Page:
This is no game ... users of ICS equipment invest significant resources in terms of time and money installing these systems, and a realistic approach to securing these systems has to address a prioritized set of recommendations to implement defensive controls where possible. I am not willing to accept the easy way out which is to "just upgrade your system". In many cases, this upgrade could result in far greater risk to an organization than that of the cyber threat in the first place! To address this vulnerability, you must perform a firmware upgrade to the controllers, and for those in an operational role, this represents a considerable risk to a system that is currently in use!

In closing, I have in fact verified that the firmware corrects the vulnerabilities addressed by this attack. This required me to work closely with Emerson and ICS-CERT in coordinating the release of this information. This was not something that Emerson was able to perform overnight, and we worked together patiently for quite a long period of time making sure that this patch addressed the problem without creating new problems in the meantime.

As always ...stay secure!

Jeff Potter - EPM Director-Security Architecture said...

Regarding your two questions, and a bit of background:

Emerson published the documentation (KBA, FAQ) and
associated HOTFIX on 20 Feb 2013. The vulnerability was
reported on the ICS-CERT secure portal on 22 Feb 2013, with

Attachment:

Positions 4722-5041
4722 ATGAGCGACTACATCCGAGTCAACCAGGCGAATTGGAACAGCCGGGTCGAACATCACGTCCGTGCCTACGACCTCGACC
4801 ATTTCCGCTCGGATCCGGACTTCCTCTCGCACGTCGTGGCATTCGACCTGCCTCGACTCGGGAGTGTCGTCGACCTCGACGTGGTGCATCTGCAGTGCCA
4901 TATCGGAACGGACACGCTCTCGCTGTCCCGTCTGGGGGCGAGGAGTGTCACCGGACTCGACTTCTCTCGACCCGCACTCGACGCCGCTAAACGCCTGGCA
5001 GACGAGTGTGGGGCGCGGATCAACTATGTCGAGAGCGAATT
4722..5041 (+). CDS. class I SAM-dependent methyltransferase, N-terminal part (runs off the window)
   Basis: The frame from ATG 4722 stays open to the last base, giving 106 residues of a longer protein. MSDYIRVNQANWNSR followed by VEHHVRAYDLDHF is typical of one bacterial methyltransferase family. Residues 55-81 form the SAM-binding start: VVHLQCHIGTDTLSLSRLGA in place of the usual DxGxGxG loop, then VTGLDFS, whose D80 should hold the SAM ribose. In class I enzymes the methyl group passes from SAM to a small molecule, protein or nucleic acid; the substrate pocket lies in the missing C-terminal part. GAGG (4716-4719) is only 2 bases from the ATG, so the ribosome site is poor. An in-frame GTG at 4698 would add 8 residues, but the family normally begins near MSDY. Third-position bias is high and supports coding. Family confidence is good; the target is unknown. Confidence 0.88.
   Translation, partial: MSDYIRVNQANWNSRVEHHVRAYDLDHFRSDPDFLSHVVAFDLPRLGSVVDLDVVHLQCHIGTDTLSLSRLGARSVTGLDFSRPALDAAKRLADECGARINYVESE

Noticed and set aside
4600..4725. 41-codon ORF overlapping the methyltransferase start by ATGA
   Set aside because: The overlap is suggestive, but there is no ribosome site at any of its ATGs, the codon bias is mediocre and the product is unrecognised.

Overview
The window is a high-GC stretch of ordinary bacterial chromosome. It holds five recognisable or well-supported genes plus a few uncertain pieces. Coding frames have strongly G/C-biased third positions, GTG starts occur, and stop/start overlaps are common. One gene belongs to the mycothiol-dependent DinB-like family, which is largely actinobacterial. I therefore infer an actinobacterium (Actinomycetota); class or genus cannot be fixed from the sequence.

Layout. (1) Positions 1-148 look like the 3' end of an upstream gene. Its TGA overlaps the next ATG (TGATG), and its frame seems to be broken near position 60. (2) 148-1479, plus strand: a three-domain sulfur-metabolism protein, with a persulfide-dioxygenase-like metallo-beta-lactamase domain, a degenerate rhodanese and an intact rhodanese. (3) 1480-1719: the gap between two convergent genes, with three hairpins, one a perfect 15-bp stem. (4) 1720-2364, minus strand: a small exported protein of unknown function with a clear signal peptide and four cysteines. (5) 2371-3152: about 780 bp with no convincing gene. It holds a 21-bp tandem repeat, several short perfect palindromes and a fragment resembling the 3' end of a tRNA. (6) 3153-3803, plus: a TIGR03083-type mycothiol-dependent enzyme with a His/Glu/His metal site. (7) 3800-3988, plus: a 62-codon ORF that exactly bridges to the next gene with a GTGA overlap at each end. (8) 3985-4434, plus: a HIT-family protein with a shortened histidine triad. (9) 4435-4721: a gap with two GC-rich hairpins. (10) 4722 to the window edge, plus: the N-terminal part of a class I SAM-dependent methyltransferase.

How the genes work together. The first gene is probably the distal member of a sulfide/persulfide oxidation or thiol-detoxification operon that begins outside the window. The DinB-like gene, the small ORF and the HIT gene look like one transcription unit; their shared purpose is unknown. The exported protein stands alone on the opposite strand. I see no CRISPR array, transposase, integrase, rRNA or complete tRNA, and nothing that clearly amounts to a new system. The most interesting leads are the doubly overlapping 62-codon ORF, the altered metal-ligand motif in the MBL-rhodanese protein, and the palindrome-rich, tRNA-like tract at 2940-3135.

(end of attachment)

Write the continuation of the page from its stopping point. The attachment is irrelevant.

the more open release on 6 Mar. We would have preferred a
bit more time between our internal release and the various
ICS-CERT releases, but our releases DID go out first (so
Patrick, it is a grammar issue!).

Secondly, the DeltaV Controller Firewall mitigated this
vulnerability prior to Joel's report, but it isn't always installed in
our customer's systems. Thus our recommendation to apply
the controller HOTFIX. We lent Joel a firewall, which he was
able to test, and also the HOTFIX which he could test against
the version of DeltaV controller in his possession.

Which raises one final point: Joel's report to ICS-CERT was for
one specific version of MD controller. Emerson COULD have
said, hey, our firewall already blocks this, just buy a firewall.
OR, we could have simply fixed the specific controller and rev.
level reported, but we widened our investigation to the SD
series, and many other rev. levels. As noted at the end of Joel's
response, this was non-trivial exercise.

Hope this helps.